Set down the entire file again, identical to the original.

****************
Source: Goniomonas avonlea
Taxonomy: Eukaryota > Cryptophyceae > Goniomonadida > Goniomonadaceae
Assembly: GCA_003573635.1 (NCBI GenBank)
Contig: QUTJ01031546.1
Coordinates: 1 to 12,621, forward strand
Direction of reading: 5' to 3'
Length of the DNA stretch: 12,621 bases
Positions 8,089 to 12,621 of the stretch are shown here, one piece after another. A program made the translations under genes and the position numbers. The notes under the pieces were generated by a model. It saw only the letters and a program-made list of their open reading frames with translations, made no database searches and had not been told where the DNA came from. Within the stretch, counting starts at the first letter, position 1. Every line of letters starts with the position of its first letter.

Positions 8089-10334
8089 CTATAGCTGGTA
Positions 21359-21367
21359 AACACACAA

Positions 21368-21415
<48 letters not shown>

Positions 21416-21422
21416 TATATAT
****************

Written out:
Source: Goniomonas avonlea
Taxonomy: Eukaryota > Cryptophyceae > Goniomonadida > Goniomonadaceae
Assembly: GCA_003573635.1 (NCBI GenBank)
Contig: QUTJ01031546.1
Coordinates: 1 to 12,621, forward strand
Direction of reading: 5' to 3'
Length of the DNA stretch: 12,621 bases
Positions 8,089 to 12,621 of the stretch are shown here, one piece after another. A program made the translations under genes and the position numbers. The notes under the pieces were generated by a model. It saw only the letters and a program-made list of their open reading frames with translations, made no database searches and had not been told where the DNA came from. Within the stretch, counting starts at the first letter, position 1. Every line of letters starts with the position of its first letter.

Positions 8089-10334
8089 CTATAGCTGGTA
Positions 21359-21367
21359 AACACACAA

Positions 21368-21415
<48 letters not shown>

Positions 21416-21422
21416 TATATAT